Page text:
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Suzuki tops Guardian's 'eco power' list

The world's most widely read centre-left news site has anointed David Suzuki the "eco warrior's eco warrior," and affixed the Canadian icon atop its sixth annual "eco power" list of activists, celebrities and politicians expected to set the global environmental agenda this year.

The Observer Ethical Awards (named for the Guardians's sister paper) have recognized both ecological and social crusaders. This year's list predicts "the coming year might best be described as 'take your partners' time, as activists and corporates scramble for power – and we're predicting some unlikely marriages ahead."

That's as close as the Guardian and Observer come to explaining the eclectic selection, which also includes such unlikely bedfellows as the newly unemployed California Governor Arnold Schwarzegger and perpetually unemployable Prince Charles, not to mention Bolivian President Evo Morales on the same page as Ford Motor Company CEO Alan Mulally.

Of Suzuki, the award writes:

The eco warrior's eco warrior, Suzuki is a scientist and author of dozens of books (his latest is The Legacy) who has long been frustrated by time-wasting over the planet's precarious position: "We're in a giant car heading towards a brick wall and everyone's arguing over where they're going to sit." Now his radical conservation methods are the subject of a film, Force of Nature, directed by Sturla Gunnarsson. Billed as Suzuki's last definitive lecture (let's hope not: he's only in his 70s and the planet could do with him for a good while longer), it also charts how Pearl Harbour changed the course of his Japanese family's history and how Suzuki was one of the first scientists to become a counter-culture folk hero. It is the first green film of 2011 and may turn out to be the most important.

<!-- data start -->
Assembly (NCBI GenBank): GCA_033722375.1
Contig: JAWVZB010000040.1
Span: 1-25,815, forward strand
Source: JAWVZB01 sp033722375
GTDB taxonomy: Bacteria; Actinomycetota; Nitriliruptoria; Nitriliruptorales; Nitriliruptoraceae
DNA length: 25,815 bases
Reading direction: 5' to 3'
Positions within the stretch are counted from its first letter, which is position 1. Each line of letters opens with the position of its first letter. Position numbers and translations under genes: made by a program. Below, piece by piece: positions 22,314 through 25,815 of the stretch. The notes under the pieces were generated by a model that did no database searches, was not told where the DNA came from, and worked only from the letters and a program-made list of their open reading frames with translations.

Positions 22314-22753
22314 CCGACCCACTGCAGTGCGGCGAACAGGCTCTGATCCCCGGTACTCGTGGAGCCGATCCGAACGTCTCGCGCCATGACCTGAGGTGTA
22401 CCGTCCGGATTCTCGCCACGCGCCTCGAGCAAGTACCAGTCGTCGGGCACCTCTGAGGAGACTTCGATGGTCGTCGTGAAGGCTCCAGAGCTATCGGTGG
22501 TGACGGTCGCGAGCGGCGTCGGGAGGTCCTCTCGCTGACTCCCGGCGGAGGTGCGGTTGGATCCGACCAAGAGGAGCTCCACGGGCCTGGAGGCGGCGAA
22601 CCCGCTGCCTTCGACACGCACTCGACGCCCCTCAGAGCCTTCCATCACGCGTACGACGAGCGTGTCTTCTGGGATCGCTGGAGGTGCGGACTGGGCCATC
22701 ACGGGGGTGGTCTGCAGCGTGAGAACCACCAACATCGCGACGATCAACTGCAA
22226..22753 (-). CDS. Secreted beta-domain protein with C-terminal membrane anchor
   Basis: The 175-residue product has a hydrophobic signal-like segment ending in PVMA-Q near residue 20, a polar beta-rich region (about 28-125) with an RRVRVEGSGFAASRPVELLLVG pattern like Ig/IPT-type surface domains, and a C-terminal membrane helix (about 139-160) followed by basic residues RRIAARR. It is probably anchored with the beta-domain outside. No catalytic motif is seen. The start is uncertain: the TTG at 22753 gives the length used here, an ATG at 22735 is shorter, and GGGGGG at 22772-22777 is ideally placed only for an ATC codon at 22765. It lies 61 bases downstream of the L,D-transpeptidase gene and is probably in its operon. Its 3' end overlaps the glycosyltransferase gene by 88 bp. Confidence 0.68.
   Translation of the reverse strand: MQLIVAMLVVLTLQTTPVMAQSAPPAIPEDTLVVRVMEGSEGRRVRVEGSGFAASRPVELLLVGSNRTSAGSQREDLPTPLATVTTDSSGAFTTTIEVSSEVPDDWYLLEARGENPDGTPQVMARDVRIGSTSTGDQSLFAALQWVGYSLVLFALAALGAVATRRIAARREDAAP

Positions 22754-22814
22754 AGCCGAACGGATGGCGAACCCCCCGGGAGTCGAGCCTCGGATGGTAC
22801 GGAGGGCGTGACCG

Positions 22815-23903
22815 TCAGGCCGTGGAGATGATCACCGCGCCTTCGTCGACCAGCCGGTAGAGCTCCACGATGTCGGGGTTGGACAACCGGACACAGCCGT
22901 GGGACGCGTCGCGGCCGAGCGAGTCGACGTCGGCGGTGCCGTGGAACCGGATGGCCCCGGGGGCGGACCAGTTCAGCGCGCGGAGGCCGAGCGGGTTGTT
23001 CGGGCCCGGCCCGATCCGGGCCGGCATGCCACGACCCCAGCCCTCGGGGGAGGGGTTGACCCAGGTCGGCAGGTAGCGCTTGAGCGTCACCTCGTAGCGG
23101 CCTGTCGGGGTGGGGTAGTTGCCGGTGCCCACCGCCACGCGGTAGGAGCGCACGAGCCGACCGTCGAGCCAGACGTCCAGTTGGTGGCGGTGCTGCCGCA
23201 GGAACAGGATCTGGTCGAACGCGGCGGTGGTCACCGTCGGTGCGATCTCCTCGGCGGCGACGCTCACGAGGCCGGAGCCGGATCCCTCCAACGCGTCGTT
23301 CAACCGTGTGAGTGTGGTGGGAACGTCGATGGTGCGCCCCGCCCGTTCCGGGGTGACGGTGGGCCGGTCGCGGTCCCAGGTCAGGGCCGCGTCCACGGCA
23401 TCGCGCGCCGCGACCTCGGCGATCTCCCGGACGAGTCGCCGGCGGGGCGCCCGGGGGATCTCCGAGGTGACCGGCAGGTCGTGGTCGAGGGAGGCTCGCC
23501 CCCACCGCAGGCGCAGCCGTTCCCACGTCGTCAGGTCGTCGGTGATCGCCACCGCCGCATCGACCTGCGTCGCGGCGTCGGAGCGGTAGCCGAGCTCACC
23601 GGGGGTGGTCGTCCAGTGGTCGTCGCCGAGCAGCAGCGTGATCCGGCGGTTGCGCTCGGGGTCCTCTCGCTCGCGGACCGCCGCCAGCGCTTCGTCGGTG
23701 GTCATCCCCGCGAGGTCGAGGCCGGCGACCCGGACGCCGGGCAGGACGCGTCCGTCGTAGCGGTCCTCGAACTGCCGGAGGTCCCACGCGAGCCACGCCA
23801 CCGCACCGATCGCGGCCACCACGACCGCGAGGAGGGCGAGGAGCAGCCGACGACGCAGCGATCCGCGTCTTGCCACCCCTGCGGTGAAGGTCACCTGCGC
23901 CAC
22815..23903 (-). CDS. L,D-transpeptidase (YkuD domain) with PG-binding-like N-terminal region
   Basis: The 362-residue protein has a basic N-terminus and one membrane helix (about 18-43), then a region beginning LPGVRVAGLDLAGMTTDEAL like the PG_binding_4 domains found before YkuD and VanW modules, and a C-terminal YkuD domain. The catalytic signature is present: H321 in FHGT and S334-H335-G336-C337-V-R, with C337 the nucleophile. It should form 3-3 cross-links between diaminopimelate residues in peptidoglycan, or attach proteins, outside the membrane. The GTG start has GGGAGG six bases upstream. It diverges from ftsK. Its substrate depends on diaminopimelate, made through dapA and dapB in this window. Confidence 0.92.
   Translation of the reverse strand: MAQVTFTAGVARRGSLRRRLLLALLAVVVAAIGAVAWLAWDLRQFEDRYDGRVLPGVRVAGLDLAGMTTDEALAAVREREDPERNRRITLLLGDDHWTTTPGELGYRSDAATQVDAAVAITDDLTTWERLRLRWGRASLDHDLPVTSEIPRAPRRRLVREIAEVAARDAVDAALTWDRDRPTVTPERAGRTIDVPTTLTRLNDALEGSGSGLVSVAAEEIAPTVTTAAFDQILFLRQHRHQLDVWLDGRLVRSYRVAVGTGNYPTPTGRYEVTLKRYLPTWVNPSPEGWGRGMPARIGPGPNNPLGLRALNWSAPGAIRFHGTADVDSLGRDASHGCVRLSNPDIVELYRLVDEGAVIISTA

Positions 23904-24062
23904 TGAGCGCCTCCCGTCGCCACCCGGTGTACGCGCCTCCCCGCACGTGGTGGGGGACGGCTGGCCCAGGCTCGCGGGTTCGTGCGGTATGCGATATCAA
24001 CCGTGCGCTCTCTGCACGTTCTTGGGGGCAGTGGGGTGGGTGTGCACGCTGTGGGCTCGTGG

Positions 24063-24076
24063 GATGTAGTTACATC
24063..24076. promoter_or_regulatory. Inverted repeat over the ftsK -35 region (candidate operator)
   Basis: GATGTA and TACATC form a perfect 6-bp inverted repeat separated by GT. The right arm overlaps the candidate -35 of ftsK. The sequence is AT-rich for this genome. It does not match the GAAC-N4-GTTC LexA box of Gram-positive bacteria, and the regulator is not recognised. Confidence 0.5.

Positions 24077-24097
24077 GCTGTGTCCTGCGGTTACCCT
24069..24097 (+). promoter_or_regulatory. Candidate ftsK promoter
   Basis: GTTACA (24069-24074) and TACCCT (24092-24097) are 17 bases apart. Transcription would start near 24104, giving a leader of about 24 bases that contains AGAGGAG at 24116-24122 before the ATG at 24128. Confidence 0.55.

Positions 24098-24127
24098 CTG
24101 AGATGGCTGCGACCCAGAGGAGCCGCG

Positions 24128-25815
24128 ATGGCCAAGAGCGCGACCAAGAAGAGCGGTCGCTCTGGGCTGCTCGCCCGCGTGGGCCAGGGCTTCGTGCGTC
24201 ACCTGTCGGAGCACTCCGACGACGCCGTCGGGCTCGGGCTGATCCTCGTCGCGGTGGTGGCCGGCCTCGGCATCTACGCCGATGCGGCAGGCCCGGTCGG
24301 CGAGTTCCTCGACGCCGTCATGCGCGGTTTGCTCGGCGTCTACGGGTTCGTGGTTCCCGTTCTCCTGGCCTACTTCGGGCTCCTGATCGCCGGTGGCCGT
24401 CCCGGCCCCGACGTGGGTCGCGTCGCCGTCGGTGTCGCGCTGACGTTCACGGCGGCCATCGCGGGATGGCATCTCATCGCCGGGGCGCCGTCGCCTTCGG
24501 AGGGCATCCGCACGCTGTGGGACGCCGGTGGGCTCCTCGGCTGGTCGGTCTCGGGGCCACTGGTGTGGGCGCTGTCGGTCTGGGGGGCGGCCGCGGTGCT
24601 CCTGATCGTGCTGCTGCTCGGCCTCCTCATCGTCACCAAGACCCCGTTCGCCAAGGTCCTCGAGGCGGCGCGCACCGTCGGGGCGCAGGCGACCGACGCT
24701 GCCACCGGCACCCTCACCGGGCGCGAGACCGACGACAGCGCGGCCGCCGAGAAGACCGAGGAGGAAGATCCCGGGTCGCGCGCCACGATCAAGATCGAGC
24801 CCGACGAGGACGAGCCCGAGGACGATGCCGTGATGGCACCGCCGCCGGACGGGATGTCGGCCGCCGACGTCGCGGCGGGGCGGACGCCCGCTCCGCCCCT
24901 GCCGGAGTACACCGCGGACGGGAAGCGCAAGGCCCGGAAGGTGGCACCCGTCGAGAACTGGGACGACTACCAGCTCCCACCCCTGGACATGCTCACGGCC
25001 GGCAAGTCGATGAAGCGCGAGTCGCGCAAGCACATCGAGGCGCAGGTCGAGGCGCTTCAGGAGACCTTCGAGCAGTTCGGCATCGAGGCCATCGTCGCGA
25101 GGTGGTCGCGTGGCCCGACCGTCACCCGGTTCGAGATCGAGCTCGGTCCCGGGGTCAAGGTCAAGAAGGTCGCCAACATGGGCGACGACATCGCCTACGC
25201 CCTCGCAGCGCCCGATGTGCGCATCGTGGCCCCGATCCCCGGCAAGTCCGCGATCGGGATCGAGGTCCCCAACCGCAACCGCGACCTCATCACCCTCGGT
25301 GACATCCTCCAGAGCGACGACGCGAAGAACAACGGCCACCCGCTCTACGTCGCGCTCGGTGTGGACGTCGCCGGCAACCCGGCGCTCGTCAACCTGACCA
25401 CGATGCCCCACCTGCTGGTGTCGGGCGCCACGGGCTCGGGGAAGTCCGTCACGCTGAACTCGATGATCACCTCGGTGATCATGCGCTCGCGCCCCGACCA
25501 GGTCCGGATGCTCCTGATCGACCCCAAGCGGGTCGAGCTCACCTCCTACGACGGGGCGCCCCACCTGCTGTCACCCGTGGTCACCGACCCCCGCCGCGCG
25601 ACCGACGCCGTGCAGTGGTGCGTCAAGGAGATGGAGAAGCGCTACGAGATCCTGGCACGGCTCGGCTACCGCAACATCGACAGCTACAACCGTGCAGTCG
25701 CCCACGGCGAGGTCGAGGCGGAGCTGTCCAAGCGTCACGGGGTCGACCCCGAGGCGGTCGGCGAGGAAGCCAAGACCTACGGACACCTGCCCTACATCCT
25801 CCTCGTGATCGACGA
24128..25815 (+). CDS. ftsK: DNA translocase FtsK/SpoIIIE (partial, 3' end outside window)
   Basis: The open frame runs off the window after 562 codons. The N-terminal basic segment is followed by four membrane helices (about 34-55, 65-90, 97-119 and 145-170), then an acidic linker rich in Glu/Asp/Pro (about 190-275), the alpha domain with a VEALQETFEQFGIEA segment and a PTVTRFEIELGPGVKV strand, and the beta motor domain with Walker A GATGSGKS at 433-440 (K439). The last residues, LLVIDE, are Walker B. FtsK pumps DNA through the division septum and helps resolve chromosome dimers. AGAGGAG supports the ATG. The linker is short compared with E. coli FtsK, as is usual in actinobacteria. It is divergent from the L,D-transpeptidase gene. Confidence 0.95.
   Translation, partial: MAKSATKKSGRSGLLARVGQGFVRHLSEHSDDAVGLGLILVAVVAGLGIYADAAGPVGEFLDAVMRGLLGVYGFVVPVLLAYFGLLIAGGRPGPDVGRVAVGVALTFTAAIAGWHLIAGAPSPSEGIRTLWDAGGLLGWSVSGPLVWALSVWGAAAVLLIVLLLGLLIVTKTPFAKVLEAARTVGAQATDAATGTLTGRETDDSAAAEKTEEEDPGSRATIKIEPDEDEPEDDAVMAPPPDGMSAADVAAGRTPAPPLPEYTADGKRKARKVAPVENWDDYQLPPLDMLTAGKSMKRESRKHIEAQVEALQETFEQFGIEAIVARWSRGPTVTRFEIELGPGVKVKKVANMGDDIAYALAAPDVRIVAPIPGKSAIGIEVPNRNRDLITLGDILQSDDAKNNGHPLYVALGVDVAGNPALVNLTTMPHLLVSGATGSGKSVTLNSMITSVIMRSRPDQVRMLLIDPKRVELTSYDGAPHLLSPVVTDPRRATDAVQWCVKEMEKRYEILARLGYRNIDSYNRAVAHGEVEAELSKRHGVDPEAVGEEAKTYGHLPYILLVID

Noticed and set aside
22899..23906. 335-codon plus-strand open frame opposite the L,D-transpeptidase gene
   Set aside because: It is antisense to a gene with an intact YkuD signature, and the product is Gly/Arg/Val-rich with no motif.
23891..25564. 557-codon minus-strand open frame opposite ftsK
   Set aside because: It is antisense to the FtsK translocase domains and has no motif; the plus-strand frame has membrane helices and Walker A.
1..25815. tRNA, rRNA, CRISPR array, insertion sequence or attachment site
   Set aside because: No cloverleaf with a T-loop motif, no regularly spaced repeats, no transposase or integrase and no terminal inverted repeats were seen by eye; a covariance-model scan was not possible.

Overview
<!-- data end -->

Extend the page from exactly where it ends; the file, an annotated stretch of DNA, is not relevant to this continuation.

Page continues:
Brad Pitt also made the list, in recognition of his efforts to build game-changing affordable green homes in New Orleans.

The Guardian boasts the second largest online readership of any English-language newspaper in the world (after the New York Times).

Monte Paulsen reports on sustainability for the non-profit Tyee Solutions Society.

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